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Pfizer will provide medicines to 1.2 billion people in 45 countries on a not-for-profit basis

RIYADH: Leading pharmaceutical company Pfizer has launched ‘A Deal for a Healthier World’, a groundbreaking initiative to provide high-quality, patented medicines and vaccines on a not-for-profit basis to 1.2 billion people in 45 countries around the world. low-income countries to reduce health inequities, a senior company official said.

Patrick van der Loo, Pfizer’s regional president for Africa and the Middle East, told Arab News that the company plans to reduce by 50% by 2023 the number of people in low-income countries who do not have no access to his medication.

Patrick van der Loo, regional president of Pfizer for Africa and the Middle East.

“We wanted to ensure that these products are now available to these 45 low-income and lower-middle-income countries, which means that 1.2 billion people will additionally have access to these innovative medicines from Pfizer,” said said van der Loo.

The countries of the agreement include 27 low-income countries and 18 lower-middle-income countries that have moved from low-income to lower-middle-income classification over the past 10 years.

Pfizer will work with health officials in Rwanda, Ghana, Malawi, Senegal and Uganda to ensure medicines and vaccines reach those who need them.

The initiative will include expertise to support diagnosis, education and training of healthcare professionals and improve supply chain management.

The company will apply lessons learned from these five countries to support the rollout of the program in the remaining 40 countries, it said in a statement.

Van der Loo added that the program also covers at least two Middle Eastern countries that meet World Bank criteria.

“We selected the countries based on the World Bank’s classification of a nation. So we looked at the classification of low income. And that’s why we included countries like Syria and Yemen,” he said.

Program economy

The senior executive of Pfizer clarified that his company had no intention of making the slightest profit from this program, assuring that it was based on humanitarian considerations.

“We only charge for manufacturing and minimal distribution costs. This means that all other costs, whether regulatory work, diagnostic work, or all the other elements mentioned above, will be at our expense. So we have a budget to get started,” van der Loo explained.

He was optimistic that the initiative would not end with just Pfizer and hoped that other companies that have expertise in diagnostics or other areas would also join. He added that Pfizer is looking for a partnership with governments to ensure the success of this program.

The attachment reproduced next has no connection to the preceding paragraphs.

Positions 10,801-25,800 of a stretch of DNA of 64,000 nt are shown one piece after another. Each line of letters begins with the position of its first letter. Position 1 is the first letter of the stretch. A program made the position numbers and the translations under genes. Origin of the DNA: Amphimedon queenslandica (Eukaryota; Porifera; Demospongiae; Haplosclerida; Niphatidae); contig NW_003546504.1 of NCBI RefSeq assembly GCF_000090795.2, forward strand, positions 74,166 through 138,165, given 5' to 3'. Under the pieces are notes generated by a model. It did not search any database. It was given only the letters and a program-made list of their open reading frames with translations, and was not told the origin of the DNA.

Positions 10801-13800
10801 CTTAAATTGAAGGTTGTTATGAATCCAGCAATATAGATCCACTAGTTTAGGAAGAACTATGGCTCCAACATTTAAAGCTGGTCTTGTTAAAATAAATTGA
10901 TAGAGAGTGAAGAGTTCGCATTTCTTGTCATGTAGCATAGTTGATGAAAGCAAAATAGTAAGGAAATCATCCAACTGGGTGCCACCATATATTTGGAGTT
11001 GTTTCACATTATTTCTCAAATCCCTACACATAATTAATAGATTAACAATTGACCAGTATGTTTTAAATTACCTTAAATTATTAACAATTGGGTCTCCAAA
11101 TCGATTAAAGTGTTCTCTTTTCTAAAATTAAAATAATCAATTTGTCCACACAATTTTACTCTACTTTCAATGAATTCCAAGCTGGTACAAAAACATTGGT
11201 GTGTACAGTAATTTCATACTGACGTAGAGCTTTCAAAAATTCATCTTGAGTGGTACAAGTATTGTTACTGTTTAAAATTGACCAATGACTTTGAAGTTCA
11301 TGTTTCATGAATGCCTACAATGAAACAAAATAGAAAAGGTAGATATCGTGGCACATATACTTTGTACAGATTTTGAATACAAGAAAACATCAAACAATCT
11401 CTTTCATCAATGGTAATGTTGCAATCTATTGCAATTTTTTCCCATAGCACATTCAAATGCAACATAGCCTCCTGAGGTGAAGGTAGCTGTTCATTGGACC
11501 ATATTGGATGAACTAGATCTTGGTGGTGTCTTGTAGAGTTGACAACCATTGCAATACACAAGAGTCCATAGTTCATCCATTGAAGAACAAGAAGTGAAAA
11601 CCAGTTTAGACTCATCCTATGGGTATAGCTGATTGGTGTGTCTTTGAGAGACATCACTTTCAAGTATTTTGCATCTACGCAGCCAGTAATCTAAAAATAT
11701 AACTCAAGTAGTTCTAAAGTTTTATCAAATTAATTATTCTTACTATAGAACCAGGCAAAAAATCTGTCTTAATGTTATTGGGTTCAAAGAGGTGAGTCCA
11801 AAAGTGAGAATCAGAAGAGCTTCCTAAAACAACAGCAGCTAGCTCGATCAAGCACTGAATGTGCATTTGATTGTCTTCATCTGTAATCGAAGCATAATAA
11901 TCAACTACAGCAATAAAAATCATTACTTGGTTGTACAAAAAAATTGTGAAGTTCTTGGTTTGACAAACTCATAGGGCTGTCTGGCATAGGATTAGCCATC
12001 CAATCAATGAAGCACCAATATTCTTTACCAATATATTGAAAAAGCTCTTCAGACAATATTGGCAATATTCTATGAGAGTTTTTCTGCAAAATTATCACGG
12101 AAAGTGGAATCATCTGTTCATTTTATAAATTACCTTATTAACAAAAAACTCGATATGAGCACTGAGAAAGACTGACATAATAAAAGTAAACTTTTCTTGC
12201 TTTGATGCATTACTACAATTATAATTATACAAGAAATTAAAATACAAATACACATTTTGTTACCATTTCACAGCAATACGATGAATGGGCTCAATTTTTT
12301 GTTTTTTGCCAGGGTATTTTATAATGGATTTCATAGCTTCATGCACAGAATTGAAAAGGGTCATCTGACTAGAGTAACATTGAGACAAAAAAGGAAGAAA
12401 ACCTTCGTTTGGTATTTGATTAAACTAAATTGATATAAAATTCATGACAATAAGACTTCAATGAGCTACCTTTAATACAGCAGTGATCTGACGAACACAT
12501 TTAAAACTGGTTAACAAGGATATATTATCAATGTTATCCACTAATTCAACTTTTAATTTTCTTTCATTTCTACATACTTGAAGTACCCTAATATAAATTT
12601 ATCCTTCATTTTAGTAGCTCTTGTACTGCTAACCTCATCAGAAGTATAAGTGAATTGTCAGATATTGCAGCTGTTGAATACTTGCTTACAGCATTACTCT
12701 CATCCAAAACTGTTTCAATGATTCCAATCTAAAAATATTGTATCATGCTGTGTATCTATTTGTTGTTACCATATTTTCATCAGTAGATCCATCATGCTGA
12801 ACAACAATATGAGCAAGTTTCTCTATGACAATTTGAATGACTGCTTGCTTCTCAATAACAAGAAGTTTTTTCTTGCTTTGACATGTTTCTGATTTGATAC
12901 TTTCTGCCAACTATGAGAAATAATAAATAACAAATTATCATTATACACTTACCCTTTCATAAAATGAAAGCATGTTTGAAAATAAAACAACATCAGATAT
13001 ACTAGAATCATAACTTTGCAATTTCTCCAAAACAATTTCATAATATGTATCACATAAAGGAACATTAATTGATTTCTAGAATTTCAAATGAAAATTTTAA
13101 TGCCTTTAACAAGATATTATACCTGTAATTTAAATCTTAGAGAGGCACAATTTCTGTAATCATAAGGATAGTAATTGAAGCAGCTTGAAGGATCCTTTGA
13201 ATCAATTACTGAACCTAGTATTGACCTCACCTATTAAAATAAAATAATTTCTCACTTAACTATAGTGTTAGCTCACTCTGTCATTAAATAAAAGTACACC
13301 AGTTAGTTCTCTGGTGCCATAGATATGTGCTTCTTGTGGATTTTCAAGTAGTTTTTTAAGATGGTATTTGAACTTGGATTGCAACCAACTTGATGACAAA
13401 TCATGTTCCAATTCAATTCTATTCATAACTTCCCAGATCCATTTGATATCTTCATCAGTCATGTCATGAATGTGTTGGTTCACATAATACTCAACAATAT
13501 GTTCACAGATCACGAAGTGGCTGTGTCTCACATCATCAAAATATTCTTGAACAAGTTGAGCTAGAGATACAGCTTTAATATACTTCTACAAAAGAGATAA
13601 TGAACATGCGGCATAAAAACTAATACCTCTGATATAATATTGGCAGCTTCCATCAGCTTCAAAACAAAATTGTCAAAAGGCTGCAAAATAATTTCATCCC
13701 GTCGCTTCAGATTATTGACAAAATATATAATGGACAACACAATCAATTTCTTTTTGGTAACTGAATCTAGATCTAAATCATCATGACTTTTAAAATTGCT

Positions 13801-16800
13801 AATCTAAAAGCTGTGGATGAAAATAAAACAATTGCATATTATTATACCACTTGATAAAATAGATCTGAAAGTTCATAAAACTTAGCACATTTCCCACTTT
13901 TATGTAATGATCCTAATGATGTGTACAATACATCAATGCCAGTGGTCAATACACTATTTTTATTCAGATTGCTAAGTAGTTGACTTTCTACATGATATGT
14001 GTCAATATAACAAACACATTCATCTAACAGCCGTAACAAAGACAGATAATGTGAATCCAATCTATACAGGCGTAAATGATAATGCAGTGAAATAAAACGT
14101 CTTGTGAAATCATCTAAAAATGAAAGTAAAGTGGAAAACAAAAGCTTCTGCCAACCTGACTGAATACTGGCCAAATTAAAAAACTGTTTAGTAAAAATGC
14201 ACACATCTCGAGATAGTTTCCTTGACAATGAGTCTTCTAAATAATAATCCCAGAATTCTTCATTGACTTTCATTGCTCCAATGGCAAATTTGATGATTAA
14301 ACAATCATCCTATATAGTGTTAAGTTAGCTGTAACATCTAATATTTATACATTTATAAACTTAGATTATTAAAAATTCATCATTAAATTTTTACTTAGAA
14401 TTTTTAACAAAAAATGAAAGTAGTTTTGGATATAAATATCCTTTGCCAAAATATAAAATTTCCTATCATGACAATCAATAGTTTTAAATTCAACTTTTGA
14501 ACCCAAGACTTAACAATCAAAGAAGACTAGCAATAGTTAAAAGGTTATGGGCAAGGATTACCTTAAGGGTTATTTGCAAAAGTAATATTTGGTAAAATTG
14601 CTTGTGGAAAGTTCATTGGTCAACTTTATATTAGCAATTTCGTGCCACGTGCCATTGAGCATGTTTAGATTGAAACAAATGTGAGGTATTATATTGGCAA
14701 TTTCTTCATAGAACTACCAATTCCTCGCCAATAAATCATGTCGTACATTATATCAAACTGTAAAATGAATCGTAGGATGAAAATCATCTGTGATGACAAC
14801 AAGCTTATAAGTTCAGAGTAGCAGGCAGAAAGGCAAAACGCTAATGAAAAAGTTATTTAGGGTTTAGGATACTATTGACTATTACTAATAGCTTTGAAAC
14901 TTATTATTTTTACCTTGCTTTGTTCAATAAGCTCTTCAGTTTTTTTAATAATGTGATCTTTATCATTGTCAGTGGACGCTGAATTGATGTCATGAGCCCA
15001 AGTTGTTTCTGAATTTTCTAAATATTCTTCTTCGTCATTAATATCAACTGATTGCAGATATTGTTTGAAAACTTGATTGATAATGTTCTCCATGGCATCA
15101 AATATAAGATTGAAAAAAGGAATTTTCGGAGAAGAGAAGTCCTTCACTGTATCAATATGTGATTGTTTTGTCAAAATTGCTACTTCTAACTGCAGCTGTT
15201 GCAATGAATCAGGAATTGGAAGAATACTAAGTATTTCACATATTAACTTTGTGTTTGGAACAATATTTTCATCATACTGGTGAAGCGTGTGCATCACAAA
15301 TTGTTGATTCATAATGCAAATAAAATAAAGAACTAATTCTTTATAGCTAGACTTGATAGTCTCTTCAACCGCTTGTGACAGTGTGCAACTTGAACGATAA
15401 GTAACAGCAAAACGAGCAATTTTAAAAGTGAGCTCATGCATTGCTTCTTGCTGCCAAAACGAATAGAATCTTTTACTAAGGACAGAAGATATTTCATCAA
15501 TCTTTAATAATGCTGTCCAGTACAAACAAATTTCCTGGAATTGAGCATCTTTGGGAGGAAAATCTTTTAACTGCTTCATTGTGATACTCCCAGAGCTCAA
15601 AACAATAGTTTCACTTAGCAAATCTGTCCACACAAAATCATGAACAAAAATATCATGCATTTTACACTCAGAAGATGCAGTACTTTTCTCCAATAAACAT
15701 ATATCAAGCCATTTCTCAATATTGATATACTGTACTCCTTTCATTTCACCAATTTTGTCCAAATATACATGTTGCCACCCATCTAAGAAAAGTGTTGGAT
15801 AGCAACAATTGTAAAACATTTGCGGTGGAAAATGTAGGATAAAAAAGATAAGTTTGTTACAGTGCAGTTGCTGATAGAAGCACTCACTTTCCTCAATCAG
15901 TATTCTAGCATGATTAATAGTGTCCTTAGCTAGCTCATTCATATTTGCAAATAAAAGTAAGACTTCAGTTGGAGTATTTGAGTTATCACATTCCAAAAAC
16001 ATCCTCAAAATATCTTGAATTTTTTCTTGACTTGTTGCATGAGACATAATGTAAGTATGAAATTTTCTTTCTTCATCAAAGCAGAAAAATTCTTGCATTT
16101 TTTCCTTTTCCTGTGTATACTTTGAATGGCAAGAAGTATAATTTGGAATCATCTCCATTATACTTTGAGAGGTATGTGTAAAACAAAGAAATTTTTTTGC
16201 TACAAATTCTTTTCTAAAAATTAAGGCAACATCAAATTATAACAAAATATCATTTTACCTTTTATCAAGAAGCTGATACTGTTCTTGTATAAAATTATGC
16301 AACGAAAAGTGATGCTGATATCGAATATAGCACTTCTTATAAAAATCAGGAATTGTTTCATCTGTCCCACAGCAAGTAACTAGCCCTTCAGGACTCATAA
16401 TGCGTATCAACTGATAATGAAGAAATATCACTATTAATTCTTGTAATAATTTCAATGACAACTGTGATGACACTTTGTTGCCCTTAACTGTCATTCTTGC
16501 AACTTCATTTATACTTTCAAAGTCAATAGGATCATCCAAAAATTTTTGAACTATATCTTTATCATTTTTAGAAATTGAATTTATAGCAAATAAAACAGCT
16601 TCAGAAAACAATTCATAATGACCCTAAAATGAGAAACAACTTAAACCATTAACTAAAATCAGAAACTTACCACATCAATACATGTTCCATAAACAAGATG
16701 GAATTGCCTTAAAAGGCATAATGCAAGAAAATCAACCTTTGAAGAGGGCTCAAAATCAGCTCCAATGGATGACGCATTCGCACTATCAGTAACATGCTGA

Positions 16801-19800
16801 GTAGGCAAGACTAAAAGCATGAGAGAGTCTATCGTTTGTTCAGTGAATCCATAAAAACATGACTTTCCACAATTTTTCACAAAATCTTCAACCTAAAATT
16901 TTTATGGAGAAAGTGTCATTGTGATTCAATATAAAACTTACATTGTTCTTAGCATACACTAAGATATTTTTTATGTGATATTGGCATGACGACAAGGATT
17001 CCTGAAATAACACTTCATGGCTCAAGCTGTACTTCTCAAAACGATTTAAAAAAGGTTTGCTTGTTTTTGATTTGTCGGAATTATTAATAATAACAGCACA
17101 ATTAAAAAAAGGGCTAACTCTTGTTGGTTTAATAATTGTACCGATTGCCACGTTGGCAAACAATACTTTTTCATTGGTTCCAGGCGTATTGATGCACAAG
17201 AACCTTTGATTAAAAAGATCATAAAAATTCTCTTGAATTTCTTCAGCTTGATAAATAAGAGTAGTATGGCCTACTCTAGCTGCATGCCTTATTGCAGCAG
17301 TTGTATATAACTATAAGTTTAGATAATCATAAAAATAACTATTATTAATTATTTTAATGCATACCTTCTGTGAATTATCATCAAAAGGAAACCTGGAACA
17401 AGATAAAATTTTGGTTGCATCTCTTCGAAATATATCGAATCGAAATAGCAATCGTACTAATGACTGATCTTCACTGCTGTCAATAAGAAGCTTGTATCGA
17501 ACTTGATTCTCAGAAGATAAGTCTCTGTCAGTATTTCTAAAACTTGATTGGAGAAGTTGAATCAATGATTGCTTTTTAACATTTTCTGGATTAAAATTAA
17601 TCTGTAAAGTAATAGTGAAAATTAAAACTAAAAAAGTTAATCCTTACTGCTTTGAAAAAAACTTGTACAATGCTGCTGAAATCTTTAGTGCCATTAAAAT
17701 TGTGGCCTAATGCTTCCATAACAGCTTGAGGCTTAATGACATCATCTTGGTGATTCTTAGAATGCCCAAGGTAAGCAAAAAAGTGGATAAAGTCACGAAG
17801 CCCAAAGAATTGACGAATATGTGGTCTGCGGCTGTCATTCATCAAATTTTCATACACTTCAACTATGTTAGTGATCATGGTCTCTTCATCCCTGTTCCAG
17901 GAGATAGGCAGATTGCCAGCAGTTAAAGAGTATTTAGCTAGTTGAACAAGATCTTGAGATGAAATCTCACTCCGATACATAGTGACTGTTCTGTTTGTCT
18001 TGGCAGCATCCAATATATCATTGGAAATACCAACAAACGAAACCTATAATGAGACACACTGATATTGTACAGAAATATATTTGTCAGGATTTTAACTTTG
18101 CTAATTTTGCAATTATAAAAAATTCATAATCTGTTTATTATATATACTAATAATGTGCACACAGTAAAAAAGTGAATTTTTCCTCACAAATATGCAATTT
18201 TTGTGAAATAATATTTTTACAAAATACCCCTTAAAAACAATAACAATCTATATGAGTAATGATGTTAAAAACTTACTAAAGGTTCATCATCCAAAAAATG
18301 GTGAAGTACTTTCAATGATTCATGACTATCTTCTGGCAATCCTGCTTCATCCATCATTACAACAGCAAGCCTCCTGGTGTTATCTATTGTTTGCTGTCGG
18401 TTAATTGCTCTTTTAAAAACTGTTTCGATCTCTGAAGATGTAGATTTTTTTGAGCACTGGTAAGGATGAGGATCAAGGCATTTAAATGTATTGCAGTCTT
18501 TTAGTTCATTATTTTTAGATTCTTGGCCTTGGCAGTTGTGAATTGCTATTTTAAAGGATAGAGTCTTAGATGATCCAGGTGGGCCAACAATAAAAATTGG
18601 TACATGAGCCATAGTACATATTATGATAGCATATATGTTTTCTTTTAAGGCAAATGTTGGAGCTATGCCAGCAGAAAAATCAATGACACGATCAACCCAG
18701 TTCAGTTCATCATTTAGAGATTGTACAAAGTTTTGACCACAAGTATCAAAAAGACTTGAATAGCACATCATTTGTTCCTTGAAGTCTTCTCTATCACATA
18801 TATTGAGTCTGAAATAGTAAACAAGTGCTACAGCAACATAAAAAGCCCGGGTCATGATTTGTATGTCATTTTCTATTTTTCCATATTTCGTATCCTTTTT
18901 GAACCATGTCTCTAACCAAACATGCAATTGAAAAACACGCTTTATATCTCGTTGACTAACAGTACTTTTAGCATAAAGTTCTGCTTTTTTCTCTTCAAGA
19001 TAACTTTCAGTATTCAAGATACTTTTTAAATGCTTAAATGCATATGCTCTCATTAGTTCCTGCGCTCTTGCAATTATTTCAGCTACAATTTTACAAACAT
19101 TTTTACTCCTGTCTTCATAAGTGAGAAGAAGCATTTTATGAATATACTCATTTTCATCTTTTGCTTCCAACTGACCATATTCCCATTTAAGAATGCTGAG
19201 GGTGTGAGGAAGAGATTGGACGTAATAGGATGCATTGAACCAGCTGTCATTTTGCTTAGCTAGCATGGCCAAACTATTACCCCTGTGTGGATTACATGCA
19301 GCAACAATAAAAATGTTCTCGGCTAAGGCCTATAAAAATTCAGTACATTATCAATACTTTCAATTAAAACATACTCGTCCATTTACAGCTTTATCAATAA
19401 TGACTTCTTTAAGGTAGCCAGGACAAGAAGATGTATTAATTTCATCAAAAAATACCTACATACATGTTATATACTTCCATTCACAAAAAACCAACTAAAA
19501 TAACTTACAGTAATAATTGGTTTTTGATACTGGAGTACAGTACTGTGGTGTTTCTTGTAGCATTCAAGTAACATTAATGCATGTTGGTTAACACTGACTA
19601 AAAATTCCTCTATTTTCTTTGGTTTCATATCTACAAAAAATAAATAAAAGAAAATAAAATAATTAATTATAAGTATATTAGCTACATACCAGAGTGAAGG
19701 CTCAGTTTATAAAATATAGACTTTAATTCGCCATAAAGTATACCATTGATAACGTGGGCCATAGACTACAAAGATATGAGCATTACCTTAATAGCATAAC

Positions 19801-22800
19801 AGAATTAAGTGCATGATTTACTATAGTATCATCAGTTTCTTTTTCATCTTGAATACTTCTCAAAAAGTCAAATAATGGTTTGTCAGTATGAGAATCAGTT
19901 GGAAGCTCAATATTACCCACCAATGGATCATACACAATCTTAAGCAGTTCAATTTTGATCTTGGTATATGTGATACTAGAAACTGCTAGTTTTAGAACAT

“Together we can make things happen. We know we’re a big company, but we’re just one company. That’s why we need these partnerships with governments. We need this partnership with the Gates Foundation. We need these partnerships with development finance institutions to get the core off the ground properly,” he added.

Pfizer seeks to include all or most countries that fall into this category on board.

“We expect to have the majority of countries on board by the second half of this year,” van der Loo stressed.

Lessons from the COVID-19 experience

Van der Loo also pointed out that Pfizer has been evaluating the effectiveness of its COVID-19 vaccine and has continued to work on improving other types of drugs.

“Let me start by saying it’s very effective,” he said. “We have already made improvements to the life cycle of our COVID-19 vaccine. Thus, previously the product could only be stored at a very deep freezing temperature and for a very short period of time. But now we’re talking weeks. We have also developed a special vaccine for six months to five years and ready-to-use type formulations.

He added that his company is also working on other types of vaccines and drugs.

“We are working on other types of formulations, for example if it is necessary to develop specific variant vaccines. We can do it from start to finish in about 100 days.

Van der Loo also pointed out that Pfizer has deployed more than three billion vaccines.

“We have deployed more than three billion COVID-19 vaccines in 180 countries. So I think all of those experiences in those countries have proven invaluable in determining how best to roll out this deal. And that’s why we were also able to switch so quickly with countries like Rwanda, Malawi, Senegal or Uganda.

Partnership with Saudi Arabia and the United Arab Emirates

Pfizer has an extensive manufacturing network, which includes more than 60 locations around the world.

The company has a significant collaboration with a biotechnology institute in South Africa that manufactures the COVID-19 vaccine for African Union countries.

It is also present in the Middle East and North Africa, notably with a factory in Saudi Arabia.

“We are also interested in collaborating with governments as we are doing here in the region by improving the level of competence so that countries can take more action on their own.”

Van der Loo revealed that Pfizer is considering broader collaboration with Saudi Arabia and the United Arab Emirates.

“So localization isn’t just about brick and mortar and building a factory. And I think it’s that broader collaboration that Pfizer envisions by partnering with countries like we do in the UAE and Saudi Arabia.